From the point of view of aesthetics, Walsh’s delineation of performative truth acts as impersonations is particularly interesting. Aligning her argument with Lionel Trilling’s notion of sincerity as ‘a means of being true to oneself’, Walsh establishes sincerity as something one does as opposed to a quality one possesses. Trilling’s insistence on sincerity as an act where ‘we play the role of being ourselves’ takes on new significance in relation to contemporary media culture predicated on role play and self-presentation. Here, truth-effects are generated in performances that borrow from acting and therapeutic techniques; although the acts themselves may be deemed insincere, their authenticity is validated in the contexts of production and circulation. Impersonation’s truth-effects engender this new sincerity and are decidedly social in that the participants of The O Show and Self Made collectively speculate healthier versions of themselves into existence.
Walsh’s therapeutics of impersonation as a mediated life practice speaks to the need for resources of response to the contemporary media condition, akin to Coley’s exploration of crime boards as an ecological response to neurodiversity and non-anthropocentric epistemological crises. In particular, the primacy of relation displaces a distributive relativism as a way of negotiating the hierarchy of objective and subjective divisions of knowledge. Walsh’s piece echoes Guattari’s insistence on the therapeutic as a paradigmatic instance of the social ecology, but only when it goes beyond Guattari’s critique of the one-way delivery of the therapeutic scene, with the therapist/expert ‘behind the back’ of an inert, immobilised patient. Rejecting a restorative approach, Guattari insists that ‘the only acceptable finality of human activity is the production of a subjectivity that is auto-enriching its relation to the world in a continuous fashion’, and sought in his therapeutic and critical practices modes that encouraged such relational and partial subjectivations. In this way, Guattari hits on a key dilemma of the contemporary moment: which forms of life promote existential mutations that might make existence more liveable, and which hold in place exhausted forms of oppression, consensuality, and control?
Truth-effects: Ecologies of true embodiment
The question of efficacy is a final concern across the articles, which address the productive effect of what media does in a lived ecology of relations. Such lived relationality is a key concern in ‘Cinema’s Turing test: Consciousness, digitality, and operability in Hardcore Henry’. Chang-Min Yu takes up the question of contemporary image consciousness in the first-person perspective film Hardcore Henry (2015), particularly the truth-effects that the permeability of the digital image across media forms (cinema and videogaming) can produce. The film’s first-person perspective, held together both by Henry and the audience’s shared audiovisual perception, solicits an active form of spectatorship that ambiguously occupies and recognises a subjectivity at work, and moves from a ‘representation of subjectivity to its representability that depends on spectatorship’. This shifts the terms of participation and experience in a contemporary media ecology of internalised surveillance and control. Yu’s piece explores the sensory optical image as a mode of thought which solicits both intermedial forms and the crossmodal perception of the spectator’s vision and touch, but ultimately concludes that the film restores the visual to its position of superior and disembodied knowledge.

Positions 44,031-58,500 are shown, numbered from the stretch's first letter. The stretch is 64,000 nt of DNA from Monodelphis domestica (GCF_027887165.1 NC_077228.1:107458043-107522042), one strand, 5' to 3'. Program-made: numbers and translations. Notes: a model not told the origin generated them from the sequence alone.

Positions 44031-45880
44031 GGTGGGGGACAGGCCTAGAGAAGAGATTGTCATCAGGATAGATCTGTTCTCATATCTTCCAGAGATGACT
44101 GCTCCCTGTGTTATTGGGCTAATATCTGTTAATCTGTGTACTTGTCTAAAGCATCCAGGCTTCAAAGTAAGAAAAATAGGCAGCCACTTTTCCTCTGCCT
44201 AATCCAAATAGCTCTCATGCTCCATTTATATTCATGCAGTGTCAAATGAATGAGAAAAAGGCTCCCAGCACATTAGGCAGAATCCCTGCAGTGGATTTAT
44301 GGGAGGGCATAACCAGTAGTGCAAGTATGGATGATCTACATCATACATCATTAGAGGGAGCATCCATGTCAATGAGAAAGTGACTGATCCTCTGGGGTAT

The film’s participatory lure, which Yu characterises as both passive and active, establishes the perceptual field of media as the audience’s ‘ordeal of dizziness’, exacerbated by a disjunction between an overstimulated brain and an incapacitated hand. Where then does ‘operability’ lie? In a notion of the operable as a ‘tactile manipulability […] indivisible from optical operability’, implicated in an aesthetic regime tied to war machines and cultures of surveillance. What is true in this image regime is inseparable from its productive, rather than evidentiary, effects; this is the quality of the composite and aggregative that Yu identifies. In an analysis consonant with Deleuze’s shift from the disciplinary to the control society, Yu proposes that ‘digital cinema itself is no longer defined by the fissure of montage, but by a continuous permutation of one image and its pixel transformation’. In this way, the film proposes an intra-operative agency, a subjectivity grounded in a double sense of intelligence inseparable from a networked condition: intelligence ‘first as consciousness to promptly react to external threats, then as a drone that collects vital data, perpetually hooked onto the internet’. The result is that ‘Henry becomes a conscious medium that acts and is acted upon, and it’s hard to tell whether or not he has the so-called agency’. Yu’s key insight is that a dynamic of passive or active, one held out by the promise of ‘interactive’ or participatory as the quality of a newly agential digital media, is revealed to be ultimately recuperated by cinema’s Turing test in a fantasy of disembodied intelligence.